National Security Council chairman Tzachi Hanegbi sat with anti-judicial overhaul protesters who were demonstrating outside of his home on Tuesday evening, calling on him to publicly declare that he will obey High Court of Justice rulings.
Senior officials across the government and the security establishment have been pressed to make the pledge amid the ongoing refusal to do so from Prime Minister Benjamin Netanyahu and other members of his hardline coalition.
Anti-judicial overhaul activists warn that this reticence is paving the way for a constitutional crisis in the event that the High Court strikes down the first piece of overhaul legislation, which it began adjudicating last month. When pressed on whether he will abide by the court if it strikes down overhaul legislation, Netanyahu has responded that the court should abide by the Basic Laws passed by the Knesset, which to date have never been struck down.
The Tuesday night protest in the Jerusalem suburb of Mevaseret Zion was made up largely of former defense officials, including senior members of the National Security Council, which Hanegbi now leads.
While protests outside the homes of lawmakers have become the norm over the past year, the decision to target Hanegbi, who is no longer a politician, appeared relatively rare — as was his willingness to sit with those demonstrating against him.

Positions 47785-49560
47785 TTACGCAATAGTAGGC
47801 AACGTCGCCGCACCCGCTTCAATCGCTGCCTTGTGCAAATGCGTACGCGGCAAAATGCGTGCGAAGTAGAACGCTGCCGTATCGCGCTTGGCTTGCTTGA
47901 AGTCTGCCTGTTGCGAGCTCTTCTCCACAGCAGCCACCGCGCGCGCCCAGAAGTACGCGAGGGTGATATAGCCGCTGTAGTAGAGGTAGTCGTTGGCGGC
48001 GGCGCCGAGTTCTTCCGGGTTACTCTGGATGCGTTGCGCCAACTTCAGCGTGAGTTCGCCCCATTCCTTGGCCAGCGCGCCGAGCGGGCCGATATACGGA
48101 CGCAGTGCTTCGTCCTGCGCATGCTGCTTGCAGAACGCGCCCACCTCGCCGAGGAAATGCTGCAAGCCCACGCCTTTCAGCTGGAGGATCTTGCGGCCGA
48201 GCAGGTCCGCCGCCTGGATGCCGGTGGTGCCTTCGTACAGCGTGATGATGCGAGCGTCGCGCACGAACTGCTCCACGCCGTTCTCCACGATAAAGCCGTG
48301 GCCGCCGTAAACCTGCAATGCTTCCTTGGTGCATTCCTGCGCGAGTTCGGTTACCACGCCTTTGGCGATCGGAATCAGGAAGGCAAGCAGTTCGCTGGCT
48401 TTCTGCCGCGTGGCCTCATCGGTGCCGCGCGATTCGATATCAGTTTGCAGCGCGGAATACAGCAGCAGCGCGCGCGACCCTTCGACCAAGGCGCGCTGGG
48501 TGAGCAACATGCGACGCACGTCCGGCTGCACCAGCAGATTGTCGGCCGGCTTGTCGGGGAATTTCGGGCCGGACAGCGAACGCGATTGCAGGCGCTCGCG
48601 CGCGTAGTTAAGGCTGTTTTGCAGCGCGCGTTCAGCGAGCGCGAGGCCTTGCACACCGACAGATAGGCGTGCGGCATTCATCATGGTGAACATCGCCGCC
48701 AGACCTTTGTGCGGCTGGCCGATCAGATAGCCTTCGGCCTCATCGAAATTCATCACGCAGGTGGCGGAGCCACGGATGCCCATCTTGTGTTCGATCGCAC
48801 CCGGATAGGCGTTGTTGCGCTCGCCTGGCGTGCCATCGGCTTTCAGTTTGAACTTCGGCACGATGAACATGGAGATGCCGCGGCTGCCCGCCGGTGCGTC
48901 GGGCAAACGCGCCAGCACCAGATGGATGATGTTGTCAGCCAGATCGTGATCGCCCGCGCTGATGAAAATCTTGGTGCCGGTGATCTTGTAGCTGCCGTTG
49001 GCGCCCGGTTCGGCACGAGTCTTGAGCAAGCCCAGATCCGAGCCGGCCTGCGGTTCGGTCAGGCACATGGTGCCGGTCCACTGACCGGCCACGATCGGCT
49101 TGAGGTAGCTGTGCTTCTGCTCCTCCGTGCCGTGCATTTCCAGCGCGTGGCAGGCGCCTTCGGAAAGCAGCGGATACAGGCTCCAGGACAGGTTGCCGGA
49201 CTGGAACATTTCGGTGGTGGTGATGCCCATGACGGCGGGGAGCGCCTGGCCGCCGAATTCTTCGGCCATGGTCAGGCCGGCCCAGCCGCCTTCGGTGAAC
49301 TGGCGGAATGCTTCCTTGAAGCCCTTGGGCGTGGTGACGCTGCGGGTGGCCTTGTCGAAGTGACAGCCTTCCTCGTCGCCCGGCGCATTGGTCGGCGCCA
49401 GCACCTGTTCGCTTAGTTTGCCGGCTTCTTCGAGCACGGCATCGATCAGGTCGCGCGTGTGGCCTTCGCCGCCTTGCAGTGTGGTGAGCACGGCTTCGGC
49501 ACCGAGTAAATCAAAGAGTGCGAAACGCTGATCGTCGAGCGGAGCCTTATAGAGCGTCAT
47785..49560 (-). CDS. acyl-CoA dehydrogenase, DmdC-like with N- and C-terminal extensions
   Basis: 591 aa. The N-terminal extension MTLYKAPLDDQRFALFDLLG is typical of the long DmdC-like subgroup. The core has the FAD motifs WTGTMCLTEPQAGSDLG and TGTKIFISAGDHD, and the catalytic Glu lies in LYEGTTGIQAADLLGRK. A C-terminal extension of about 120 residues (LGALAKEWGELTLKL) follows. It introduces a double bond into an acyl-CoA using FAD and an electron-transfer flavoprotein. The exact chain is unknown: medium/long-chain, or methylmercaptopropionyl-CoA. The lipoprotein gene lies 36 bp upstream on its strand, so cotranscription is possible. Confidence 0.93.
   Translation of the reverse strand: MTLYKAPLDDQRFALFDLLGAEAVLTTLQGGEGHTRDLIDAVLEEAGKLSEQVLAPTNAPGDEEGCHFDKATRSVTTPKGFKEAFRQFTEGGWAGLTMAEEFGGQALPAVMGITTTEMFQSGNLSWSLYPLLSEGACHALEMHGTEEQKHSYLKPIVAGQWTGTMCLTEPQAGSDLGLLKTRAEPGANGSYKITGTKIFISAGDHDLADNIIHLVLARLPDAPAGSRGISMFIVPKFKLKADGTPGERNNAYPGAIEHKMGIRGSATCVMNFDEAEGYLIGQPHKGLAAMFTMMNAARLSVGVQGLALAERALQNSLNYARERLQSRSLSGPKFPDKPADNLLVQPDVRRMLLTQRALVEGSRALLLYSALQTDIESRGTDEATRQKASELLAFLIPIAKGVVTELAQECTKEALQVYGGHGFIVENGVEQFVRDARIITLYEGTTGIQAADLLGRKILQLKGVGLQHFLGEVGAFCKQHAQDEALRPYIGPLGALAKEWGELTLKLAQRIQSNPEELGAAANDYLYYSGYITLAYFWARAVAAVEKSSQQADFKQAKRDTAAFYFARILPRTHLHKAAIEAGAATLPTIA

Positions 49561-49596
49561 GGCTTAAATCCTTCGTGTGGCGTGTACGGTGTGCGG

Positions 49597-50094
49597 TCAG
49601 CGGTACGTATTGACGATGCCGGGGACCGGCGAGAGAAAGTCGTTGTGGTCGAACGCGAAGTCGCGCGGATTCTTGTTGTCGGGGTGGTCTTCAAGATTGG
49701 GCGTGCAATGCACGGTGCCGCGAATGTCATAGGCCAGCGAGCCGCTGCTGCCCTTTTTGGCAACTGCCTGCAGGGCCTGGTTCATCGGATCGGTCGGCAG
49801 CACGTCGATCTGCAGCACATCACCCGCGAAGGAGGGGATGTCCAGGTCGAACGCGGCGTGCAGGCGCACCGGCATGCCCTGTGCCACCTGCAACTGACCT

Among the protesters was former National Security Council chair Uzi Arad, who urged Hanegbi to follow the leads of the Shin Bet and IDF chiefs who recently publicly committed to abide by High Court rulings.
ראש המל"ל לשעבר, פרופ׳ עוזי ארד, במחאה מול ביתו של צחי הנגבי, כשהוא בקהל: "הנזק כבר נגרם ואם רה"מ חושב שכשהוא שינה את חוק הנבצרות הוא פתר את העניין, כרגע יש עדות של בכירים שעבדו תחתיו במערכת הביטחון שהאיש מסוכן לביטחון המדינה"@ItayBlumental @HGoldich pic.twitter.com/P2qw27ElLq
— כאן חדשות (@kann_news) October 3, 2023
“It would be very strange if… the head of the National Security Council, which is supposed to be the body that unites the security forces, comes and says, ‘I do not [abide by the High Court],” Arad said.
Hanegbi was given an opportunity to address the demonstrators but avoided heeding their call, explaining that his job barred him from involvement in political matters.
He was repeatedly shouted down after taking the microphone and eventually, he gave up, saying, “I thank you for inviting me, but you did not allow me to speak. Learn to listen.”
He then made his way back toward his house, as the demonstrators continued to heckle him.
Hanegbi made headlines last month when he admitted that demonstrations against the coalition’s contentious judicial overhaul plans were key in halting the package of radical legislative changes that was initially proposed.
A promotional clip for the Channel 12 interview made it appear that Hanegbi was pleased that the rallies prevented activists’ fears of a “dictatorship” from being realized — comments that he later called “distorted.”